Why Is a DOJ Lawyer Taking the Fifth?

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Jeff Haynes / AFP / Getty

U.S. Attorney General Alberto Gonzales.

The strangest event so far in the U.S. attorney-firing mess may be the decision by a Justice Department lawyer to plead the Fifth rather than risk incriminating herself in testimony before Congress Thursday.

Monica Goodling, counsel to Attorney General Alberto Gonzales and liaison to the White House, cited the politically charged and "perilous environment" of the House and Senate judiciary committees in refusing Monday to testify about her part in the firing of eight U.S. attorneys. In a letter to the Senate committee, her lawyer says the "potential for legal jeopardy" from "even her most truthful and accurate testimony" is "very real," and cites the recent conviction of I. Lewis Libby for lying during a CIA-leak investigation.

To use a technical legal term, huh?

Before Goodling, 33, can assert the Fifth Amendment privilege against self-incrimination, she must believe that her testimony could somehow lead to evidence that she committed a crime. So what's the crime she's worried about? The mention of Libby suggests that it's perjury, but as Professor Orin Kerr, a criminal law expert at George Washington Law School, points out, you can't take the Fifth to avoid being prosecuted for lies you plan to tell under oath.

Another possibility is that she believes Democratic members of Congress are on a mere witch hunt and will cook up charges against her, no matter what she says under oath. Her lawyer's letter alludes to this by mentioning that some members have already decided they were lied to by Bush Administration officials, and plan to "use the hearings to promote [their] political party." As a reason to plead the Fifth, though, "That's a new one," says Kerr. "I don't think I've ever come across that one before."

More plausible is that Goodling suspects committee members of planning a "perjury trap," trying to catch her in a lie. And even if she does tell the truth, the committee could still get her if her testimony contradicts what others have told the committee, creating inconsistencies that might "leave her liable for at least being indicted for perjury," explains Professor Randolph Jonakait of New York Law School. Goodling's lawyer implies that this is a possibility when he mentions in the letter "a senior Department of Justice official" — widely believed to be Deputy Attorney General Paul McNulty — who has admitted to being "not entirely candid" and claimed Goodling "did not inform him of certain pertinent facts" before previous appearances before Congress.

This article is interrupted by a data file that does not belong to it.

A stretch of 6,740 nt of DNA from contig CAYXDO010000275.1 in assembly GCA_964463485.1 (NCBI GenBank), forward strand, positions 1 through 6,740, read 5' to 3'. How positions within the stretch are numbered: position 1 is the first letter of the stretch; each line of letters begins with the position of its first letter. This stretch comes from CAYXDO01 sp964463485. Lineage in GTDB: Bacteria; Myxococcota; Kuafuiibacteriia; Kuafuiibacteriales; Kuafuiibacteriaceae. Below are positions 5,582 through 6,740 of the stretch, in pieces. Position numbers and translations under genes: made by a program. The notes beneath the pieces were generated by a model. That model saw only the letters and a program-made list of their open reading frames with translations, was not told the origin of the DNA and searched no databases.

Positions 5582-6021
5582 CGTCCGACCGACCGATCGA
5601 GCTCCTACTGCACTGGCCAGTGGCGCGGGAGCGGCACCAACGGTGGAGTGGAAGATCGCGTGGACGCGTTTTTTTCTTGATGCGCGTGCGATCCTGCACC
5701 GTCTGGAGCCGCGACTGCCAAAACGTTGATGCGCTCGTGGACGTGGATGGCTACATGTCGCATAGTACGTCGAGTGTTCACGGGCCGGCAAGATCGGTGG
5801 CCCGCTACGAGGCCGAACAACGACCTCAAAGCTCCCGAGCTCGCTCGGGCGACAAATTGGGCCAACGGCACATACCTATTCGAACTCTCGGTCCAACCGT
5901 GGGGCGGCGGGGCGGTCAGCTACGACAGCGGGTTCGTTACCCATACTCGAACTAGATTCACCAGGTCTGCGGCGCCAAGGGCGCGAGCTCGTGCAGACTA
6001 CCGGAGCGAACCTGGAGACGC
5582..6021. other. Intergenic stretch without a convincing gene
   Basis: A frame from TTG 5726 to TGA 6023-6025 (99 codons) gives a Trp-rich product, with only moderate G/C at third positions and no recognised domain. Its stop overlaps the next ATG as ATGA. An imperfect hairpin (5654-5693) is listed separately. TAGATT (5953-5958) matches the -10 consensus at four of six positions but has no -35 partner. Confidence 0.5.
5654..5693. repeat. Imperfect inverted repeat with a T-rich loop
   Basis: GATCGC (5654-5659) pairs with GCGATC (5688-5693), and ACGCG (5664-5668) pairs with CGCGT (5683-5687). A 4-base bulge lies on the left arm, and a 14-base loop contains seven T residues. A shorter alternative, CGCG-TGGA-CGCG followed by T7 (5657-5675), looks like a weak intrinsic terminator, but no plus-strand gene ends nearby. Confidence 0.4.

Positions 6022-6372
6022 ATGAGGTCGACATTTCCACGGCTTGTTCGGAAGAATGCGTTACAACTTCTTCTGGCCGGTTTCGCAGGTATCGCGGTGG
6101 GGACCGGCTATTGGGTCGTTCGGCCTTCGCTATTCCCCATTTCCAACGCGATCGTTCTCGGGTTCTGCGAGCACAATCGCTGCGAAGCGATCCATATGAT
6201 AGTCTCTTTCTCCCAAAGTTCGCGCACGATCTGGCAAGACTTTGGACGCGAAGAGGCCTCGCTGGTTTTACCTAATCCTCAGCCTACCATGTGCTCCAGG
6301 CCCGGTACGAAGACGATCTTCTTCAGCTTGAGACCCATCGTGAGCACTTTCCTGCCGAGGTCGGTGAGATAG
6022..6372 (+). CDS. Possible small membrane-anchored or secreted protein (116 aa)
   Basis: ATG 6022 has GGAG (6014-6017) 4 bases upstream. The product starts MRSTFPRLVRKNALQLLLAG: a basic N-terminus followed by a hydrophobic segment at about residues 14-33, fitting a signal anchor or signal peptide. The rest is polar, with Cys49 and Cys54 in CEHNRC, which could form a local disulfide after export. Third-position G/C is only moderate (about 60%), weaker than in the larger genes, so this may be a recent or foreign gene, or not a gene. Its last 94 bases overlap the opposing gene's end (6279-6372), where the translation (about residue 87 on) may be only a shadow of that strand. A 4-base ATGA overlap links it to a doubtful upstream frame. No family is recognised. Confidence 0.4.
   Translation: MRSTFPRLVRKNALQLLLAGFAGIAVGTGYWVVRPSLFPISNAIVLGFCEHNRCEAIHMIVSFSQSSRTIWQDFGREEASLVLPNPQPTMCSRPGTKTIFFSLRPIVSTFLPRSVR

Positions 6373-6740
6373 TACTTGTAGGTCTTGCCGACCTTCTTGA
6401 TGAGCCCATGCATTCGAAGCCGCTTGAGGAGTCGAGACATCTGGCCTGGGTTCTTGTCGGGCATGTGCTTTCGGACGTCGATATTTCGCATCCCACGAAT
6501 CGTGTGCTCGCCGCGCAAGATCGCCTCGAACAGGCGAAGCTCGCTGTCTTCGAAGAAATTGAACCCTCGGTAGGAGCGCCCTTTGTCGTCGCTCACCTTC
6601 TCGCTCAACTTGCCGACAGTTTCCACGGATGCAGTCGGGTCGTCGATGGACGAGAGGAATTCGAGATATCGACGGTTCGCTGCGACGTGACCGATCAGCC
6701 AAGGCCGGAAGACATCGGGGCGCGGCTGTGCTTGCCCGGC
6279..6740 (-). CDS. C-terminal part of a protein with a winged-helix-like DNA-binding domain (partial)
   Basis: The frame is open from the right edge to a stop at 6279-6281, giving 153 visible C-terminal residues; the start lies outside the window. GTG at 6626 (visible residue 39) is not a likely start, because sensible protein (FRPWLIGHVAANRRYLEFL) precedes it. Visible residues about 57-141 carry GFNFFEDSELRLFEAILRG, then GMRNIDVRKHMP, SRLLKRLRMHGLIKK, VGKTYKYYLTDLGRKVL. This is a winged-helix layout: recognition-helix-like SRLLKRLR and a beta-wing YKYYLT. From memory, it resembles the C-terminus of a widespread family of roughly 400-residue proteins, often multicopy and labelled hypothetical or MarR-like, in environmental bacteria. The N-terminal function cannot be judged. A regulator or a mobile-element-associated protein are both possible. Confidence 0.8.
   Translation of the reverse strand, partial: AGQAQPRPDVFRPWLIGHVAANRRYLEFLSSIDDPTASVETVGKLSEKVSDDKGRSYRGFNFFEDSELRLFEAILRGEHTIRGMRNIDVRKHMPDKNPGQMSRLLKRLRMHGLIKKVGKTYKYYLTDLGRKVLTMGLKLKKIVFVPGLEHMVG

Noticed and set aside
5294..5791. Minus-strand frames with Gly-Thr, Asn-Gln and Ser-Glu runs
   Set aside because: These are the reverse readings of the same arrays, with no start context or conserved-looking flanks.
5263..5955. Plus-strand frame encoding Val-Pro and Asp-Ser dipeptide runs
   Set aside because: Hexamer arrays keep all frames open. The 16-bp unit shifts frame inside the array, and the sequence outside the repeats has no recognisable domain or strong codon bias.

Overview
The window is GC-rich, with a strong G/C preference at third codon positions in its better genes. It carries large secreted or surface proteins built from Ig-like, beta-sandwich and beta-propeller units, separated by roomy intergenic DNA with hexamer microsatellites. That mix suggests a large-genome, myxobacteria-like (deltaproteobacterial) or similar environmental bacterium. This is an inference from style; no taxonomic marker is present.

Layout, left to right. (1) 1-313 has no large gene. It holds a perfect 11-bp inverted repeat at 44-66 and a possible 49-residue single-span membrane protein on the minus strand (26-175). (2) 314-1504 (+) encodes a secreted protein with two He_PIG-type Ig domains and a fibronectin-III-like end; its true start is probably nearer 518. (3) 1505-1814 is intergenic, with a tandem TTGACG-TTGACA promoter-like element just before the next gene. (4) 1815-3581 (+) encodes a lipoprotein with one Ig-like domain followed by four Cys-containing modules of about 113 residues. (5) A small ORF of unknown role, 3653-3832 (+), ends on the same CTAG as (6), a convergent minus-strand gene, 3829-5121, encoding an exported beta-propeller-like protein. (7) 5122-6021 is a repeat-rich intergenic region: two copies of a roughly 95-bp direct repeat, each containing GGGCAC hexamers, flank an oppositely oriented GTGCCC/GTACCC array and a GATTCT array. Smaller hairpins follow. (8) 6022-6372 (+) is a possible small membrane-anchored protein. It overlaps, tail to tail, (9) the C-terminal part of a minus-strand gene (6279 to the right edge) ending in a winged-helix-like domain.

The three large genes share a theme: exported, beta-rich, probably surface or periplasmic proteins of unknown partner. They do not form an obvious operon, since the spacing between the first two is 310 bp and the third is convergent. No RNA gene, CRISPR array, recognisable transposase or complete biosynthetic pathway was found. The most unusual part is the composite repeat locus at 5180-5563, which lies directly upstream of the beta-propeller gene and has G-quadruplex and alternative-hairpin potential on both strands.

Finally, there may actually be fire under all the smoke surrounding the investigation. If, as some have argued, U.S. attorneys were dismissed to stop them from pursuing cases against Bush Administration allies, Goodling might find herself involved in a possible conspiracy to obstruct justice. "Many federal criminal statues are written incredibly broadly," explains Jonakait. Laws against "obstruction of justice might be one of them."

Goodling's role in the dismissals is unclear, but her name has appeared on several Justice Department emails released to Congressional investigators. The emails suggest that she was in on the planning for the firings and the attempts to limit the negative fallout. Her job as liaison between the Justice Department and the White House may put her in a good position to explain how involved President Bush and his staff were in getting rid of the eight federal prosecutors.

If committee members believe Goodling's testimony is sufficiently valuable, they could offer her immunity from prosecution, leaving her without an excuse for refusing to testify. Or they could hold her in contempt of Congress. According to Kerr, federal law provides that a subpoenaed witness who refuses to testify or "to produce papers upon any matter under inquiry before either House ... or any committee of either House of Congress" shall be guilty of a misdemeanor "punishable by a fine of not more than $1,000 nor less than $100 and imprisonment in a common jail for not less than one month nor more than twelve months."

But history teaches us that a far more likely outcome is that Congress and Goodling will work things out. In a situation involving such a politically charged atmosphere, the antagonists invariably prefer a political resolution.